“I never thought about it that way.” That’s one sentence that Christi Sporl and Lacey Ritter never tire of hearing in their classrooms. And it’s one that the assistant professors in Wingate’s Sociology Department expect to hear even more often as they develop the University’s minor in medical sociology.
Defined as “the systematic study of how humans manage issues of health and illness, disease and disorders, and health care for both the sick and the healthy,” it’s the fastest-growing segment of sociology.
It’s also an area of study that department chair Aaron Culley believes will fit well with Wingate’s growing focus on health sciences. Grounded in liberal arts, the University has programs in pharmacy, physician assistant studies, physical therapy and nursing and is looking to add occupational therapy and optometry to the mix.
“Medical sociology has been on our radar for two or three years,” Culley says. In fact, the University made the emphasis part of the criteria for recent sociology-faculty hires.
Sporl, whose primary specialization is medical sociology, has studied social inequalities with an emphasis on gender and sexuality, and her research areas have included healthcare utilization and access for vulnerable populations as well as health and illness behaviors within these groups. Ritter, who spent much of her childhood tagging along with her CNA mom to her job in a nursing home, has a passion for gerontology and has researched health disparities among older populations. She also studies sexual orientation differences in health outcomes, behaviors and lifestyles; gender; social psychology; and uses both qualitative and quantitative research methods.
It’s hard to say which of the two recent hires are most excited about developing the new minor.
“Wingate has been amazing with us to let us bring in our areas of interests,” Sporl says.
Students in Sporl’s Introduction to Medical Sociology class appreciate her enthusiasm for the specialty and often find themselves in new intellectual territory, debating questions such as structure versus agency in health behaviors.
Ritter greets her Sociology of Death and Dying students with a test of sorts on the first day of class.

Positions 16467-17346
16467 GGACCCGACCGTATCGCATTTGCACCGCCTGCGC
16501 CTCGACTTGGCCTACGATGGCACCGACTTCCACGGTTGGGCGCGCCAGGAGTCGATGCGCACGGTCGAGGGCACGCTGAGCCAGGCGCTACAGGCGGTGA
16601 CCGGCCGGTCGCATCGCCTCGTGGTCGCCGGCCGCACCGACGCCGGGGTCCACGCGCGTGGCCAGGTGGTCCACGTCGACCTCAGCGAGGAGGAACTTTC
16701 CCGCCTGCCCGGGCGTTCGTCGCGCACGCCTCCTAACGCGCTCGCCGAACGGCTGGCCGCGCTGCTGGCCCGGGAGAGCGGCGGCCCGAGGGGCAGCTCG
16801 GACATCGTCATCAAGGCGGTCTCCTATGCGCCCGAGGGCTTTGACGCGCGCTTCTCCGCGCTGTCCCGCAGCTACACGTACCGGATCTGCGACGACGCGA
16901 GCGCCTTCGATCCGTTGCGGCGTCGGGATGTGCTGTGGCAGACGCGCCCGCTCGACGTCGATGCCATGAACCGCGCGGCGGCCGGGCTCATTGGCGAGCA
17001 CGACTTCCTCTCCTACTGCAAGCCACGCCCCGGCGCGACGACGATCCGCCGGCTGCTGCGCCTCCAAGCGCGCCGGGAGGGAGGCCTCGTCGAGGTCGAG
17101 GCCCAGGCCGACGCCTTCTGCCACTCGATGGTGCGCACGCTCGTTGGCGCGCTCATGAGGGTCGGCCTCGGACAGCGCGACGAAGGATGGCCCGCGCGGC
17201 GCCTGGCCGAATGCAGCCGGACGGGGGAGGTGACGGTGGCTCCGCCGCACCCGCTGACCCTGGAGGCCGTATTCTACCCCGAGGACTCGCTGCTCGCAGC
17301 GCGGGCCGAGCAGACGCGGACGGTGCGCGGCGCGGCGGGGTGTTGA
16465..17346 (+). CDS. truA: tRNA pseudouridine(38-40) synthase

“Everyone knows about death, right? So I give a Knowledge of Death quiz, and they get about three out of 30 questions right,” she says. “Then we talk through the answers and it’s always a ‘wow’ moment for them.”
Sporl and Ritter are ready to move the courses they’ve taught as special-topics electives into the mainstream of the department. They say that it’s a reflection of healthcare trends and that students pursuing a wide variety of careers can benefit from medical sociology courses.
“Within the medical world, the sociological aspect had been neglected over past decades, as the focus has been on the biological,” Sporl says. “But even the CDC is reporting that so often, social aspects and behaviors influence people’s health just as much as genetic and biological components.”
Culley said most medical schools are either requiring or recommending sociology as a prerequisite, and Sporl said the Medical College Admission Test now includes a social science component.
Faculty say the medical sociology courses will benefit students thinking of becoming epidemiologists, social workers, patient-rights advocates and healthcare administrators, among other careers.
“Healthcare is at the forefront of everything these days, and it’s only going to continue to grow, so it makes sense that the medical emphasis is growing within sociology,” Ritter says. “I think it is really important that students now have a variety of ways to get into healthcare. They may start out in the hard sciences but later find out the activist side of things is a better fit for them.”
She and Sporl say they look forward to having students outside the sociology major try out the classes.
Culley is also talking them up to pre-nursing students and expects human services majors to also be interested in the medical emphasis.
Sporl and Ritter say that, depending on how many qualifying classes they can offer, the medical sociology minor might be an option for students graduating as soon as 2019.
Oct. 18, 2017